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What Does Fair Trade Coffee Really Mean?

fair trade logo and coffee beans on wood

As we find ourselves focused more and more on ethically sourced products such as coffee, the question of fair trade often comes up. The trouble is that many people are not familiar with what the term means and how it affects the coffee they drink.

To rectify that situation, we have outlined all you need to know in the article below. We will talk about fair trade as a general concept, what it means to be certified, and why it’s important for the coffee brand you buy and support.

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What Is Fair Trade?

Fair trade is a popular concept that is designed to promote the interests of smaller coffee farmers in poor countries. According to FairTradeAdvocacy.org, fair trade is defined as, “…a trading partnership, based on dialogue, transparency, and respect, that seeks greater equity in international trade.”

What it aims to do is create sustainable jobs by providing fair wages, rights, and resources to small coffee growers. It has become a global movement that many different alliances, organizations, businesses, and advocacy groups have joined.

african workers are picking out fresh coffee beans at washing station
Image Credit: Yaroslav Astakhov, Shutterstock

The Current Situation

In the world of coffee, there are two distinct sections. They are the coffee industry and the specialty coffee sector. The former is made up of large coffee corporations such as Maxwell House, Folgers, and Starbucks. The latter are smaller businesses that sell their crop online, in coffee shops, and cafes.

Obviously, there is a huge divide between these two sections. The industry has endless resources at its disposal, yet they are the ones who are often guilty of exploiting small farmers, employees, and labor laws.

Smaller, private coffee producers have fewer resources but tend to benefit more from fair trade practices as it gives them a leg up that the bigger brands are lacking. To be fair, small farmers are also more likely to take an interest in their community, culture, and fellow coffee growers.

The Data

To give as clear a picture as possible to the current coffee-producing population, 60% of the beans imported into the United States come from the smallest coffee farms across the globe. There are also approximately 28 million families who cultivate coffee plants as their main source of income.

Fair trade practices are geared to provide farmers with above-market value wages. The importance of the above “market value” is usually not related with as much severity and urgency as it should be, however.

Coffee prices are determined similarly to the stock market. Called the New York C Price, the current price is now around $1.00 per pound for coffee beans. This is down 70% since 2014. It is also below the cost of production for most farmers which means the already poor coffee planters are not making a profit; in fact, they are barely clearing expenses with a $.80 to $1.10 per pound operation cost.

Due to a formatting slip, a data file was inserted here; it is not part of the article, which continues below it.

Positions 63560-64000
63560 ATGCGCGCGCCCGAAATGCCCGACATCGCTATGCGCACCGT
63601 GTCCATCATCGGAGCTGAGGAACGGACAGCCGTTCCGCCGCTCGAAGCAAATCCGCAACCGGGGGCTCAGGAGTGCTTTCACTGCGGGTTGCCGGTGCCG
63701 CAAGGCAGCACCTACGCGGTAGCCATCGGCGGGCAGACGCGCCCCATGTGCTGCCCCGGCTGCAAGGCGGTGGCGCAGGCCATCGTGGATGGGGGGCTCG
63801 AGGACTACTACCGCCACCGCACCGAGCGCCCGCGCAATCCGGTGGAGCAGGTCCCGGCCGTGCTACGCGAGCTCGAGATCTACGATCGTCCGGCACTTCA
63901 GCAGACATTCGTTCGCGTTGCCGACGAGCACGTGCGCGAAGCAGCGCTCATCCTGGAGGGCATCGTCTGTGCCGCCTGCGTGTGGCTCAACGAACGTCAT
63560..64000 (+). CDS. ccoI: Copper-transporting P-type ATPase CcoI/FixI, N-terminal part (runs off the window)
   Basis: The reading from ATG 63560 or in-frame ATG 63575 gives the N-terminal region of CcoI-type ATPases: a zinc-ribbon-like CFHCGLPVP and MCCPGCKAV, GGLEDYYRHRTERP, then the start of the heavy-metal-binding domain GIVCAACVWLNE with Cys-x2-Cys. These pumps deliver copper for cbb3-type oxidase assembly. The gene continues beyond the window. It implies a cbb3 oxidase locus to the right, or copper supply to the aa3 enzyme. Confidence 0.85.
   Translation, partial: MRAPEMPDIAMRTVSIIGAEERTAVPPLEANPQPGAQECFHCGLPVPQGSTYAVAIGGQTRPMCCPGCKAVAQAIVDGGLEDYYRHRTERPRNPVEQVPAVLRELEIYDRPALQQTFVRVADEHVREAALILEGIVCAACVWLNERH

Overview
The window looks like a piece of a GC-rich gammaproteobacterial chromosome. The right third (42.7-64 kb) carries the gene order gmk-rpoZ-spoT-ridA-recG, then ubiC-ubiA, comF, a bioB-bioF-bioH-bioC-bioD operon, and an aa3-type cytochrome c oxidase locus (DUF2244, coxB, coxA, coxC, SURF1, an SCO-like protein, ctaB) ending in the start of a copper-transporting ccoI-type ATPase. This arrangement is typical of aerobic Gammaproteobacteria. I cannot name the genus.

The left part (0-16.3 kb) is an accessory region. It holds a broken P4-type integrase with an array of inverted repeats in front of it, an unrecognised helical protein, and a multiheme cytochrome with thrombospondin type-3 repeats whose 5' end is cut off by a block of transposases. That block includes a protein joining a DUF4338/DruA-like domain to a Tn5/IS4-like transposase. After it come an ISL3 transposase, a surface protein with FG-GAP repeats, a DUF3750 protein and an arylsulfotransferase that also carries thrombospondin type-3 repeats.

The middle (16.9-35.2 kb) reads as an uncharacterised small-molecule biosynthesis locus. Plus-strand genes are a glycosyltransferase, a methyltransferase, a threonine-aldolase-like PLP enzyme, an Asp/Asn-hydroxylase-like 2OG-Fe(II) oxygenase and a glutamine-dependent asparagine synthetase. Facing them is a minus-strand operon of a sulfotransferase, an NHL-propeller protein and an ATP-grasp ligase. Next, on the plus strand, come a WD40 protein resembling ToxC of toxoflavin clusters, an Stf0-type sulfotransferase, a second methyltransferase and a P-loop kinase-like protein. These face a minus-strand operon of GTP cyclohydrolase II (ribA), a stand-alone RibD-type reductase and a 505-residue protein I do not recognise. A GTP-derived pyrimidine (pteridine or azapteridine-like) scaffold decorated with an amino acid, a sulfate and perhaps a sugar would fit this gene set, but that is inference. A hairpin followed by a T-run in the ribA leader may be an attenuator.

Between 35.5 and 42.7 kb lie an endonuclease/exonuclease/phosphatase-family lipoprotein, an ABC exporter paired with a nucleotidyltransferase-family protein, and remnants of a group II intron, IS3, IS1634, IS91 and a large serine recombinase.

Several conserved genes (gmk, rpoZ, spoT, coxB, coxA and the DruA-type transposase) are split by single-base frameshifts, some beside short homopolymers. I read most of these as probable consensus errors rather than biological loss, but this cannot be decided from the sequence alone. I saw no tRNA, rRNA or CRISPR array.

At the same time, the cost of coffee on the consumer’s end has never been higher, and it continues to rise. Therefore, the mega brands are selling coffee at a premium price while paying their suppliers less than ever before.

Try looking at it this way: Within two years, coffee went from costing big brands $2.56 per pound down to $1.72 per pound. While that may only be an $.84 difference, it takes away $387 million from farmers and their families.

It’s also estimated that 80% of coffee farmers live below the international poverty line of $1.90 per day. While no official numbers can be found, records indicate many people that work as coffee farmers are either children or are considered slaves.

coffee beans in sacks
Image Credit: Robert Gunnarsson, Unsplash

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What Is Fair Trade Certified?

Fair Trade Certified is technically a seal that coffee producers use to indicate to their customers they pay a fair wage and maintain above standard conditions for their farmers and various workers. By definition, it means, “that one or more of the ingredients in the product were produced and traded following Fair Trade USA’s standards.’

Keep in mind, the term fair trade has no legal bearing on coffee unless it is Fair Trade Certified. The organization not only protects the rights of smaller farmers and workers but also makes sure products are traceable. This is common, and more easily accomplished, with single-ingredient items such as coffee, apples, bananas, etc.

Who Certifies Coffee?

The two main organizations that enforce and regulate the Fair Trade Certifications are Fairtrade International and Fair Trade USA. Both work with coffee farmers to ensure certain standards are being met.